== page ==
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Sri Lanka's Rajapaksa concedes defeat

January 9, 2015

Surprise challenger Maithripala Sirisena has emerged victorious in the Sri Lankan presidential election. The one-time ally of President Rajapaksa has promised to revoke his rival's authoritarian laws.

Sri Lanka Präsident Mahinda Rajapakse
Image: picture alliance/Photoshot

President Mahinda Rajapaksa (pictured above) who once seemed invincible, admitted on Friday to being bested by opposition candidate Maithripala Sirisena in Sri Lanka's tense presidential election.

"The president met with former prime minister Ranil Wickremesinghe this morning. The president concedes defeat and will ensure a smooth transition of power bowing to the wishes of the people," his press secretary Vijayananda Herath said.

The Department of Elections said results from 11 of the country's 160 polling divisions together with a large number of postal votes gave Sirisena a lead of 56.5 percent against 42 percent for Rajapaksa, who was seeking a third term as president. Full results are not expected until later Friday, as Sri Lanka does not conduct exit polls.

Turnout was massive, with just over 75 percent of 15.04 million eligible voters coming out for Thursday's poll in what monitors say was a surprisingly peaceful ballot, considering the uptick in violence during the bitter campaign between one-time allies.

There were a few isolated incidents at polling stations, and some voters were preventing from casting ballots in the Tamil-dominated north, according to the Center for Monitoring Election Violence, based in Colombo.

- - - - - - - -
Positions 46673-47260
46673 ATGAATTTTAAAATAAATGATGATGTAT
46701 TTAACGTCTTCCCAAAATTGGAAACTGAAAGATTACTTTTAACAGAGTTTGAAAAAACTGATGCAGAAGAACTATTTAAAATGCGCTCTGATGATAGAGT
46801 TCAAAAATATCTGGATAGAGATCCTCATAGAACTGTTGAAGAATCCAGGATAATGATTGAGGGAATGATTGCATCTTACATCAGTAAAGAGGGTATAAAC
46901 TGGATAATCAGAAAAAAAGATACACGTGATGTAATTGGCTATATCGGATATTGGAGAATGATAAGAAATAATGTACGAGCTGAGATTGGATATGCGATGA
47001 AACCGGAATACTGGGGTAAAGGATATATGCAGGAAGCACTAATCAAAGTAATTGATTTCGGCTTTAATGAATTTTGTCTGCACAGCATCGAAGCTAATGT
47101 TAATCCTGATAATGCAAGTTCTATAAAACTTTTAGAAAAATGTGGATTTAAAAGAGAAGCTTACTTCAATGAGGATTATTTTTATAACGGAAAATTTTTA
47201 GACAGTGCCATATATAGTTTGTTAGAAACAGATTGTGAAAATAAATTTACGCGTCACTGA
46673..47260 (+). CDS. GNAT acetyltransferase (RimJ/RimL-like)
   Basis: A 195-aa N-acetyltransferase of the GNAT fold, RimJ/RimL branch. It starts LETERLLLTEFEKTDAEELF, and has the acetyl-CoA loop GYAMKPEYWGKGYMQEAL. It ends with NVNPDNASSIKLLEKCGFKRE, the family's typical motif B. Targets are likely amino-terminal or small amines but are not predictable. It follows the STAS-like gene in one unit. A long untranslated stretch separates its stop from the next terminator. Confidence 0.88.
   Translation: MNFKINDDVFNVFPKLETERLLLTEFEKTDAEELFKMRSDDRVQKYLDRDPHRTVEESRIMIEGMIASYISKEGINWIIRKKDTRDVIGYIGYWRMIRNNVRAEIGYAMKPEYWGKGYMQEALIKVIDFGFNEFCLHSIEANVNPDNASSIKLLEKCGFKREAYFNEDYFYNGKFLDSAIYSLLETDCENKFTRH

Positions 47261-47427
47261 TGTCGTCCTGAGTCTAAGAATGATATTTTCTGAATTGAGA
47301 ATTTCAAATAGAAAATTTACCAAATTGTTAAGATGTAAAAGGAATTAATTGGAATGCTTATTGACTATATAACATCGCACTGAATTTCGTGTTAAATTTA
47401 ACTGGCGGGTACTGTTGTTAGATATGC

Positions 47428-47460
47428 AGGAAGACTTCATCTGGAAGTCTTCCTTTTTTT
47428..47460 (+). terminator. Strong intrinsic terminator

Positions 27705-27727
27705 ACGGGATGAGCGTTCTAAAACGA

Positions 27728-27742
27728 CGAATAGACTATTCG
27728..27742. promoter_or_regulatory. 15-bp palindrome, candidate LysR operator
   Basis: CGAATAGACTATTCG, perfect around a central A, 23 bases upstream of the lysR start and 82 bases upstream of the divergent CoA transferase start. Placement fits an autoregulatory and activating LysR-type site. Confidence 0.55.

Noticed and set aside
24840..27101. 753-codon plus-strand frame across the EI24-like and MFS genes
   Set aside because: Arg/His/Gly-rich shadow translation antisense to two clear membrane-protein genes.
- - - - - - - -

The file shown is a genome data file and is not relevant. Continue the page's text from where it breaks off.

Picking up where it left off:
Tamils, Sri Lanka's largest minority, who make up 13 percent of the population, appear to have voted overwhelmingly in favor of Sirisena.

A wake-up call for the formerly unstoppable Rajapaksa

President Rajapaksa based his reputation on his role in government during the decades-long civil war with the Tamil Tigers. He used the wave of support stemming from this victory to push through measures many, including his rival Sirisena, have called authoritarian and corrupt.

Rajapaksa pushed through laws doing away with presidential term limits and giving the president increased power on appointing influential bureaucrats, judges, and military leaders. He also filled the government with family members and friends.

Sirisena was part of this administration, holding the post of health minister, until November when he broke with the president and presented Rajapaksa with his first real electoral challenger. He campaigned largely on a platform of curbing presidential power.

Sirisena was relatively unknown before he announced his candidacy. His campaign prompted a slew of defections and became a rallying point for those disenchanted with Rajapaksa and his powerfully family.

es/jm (AP, AFP, Reuters)

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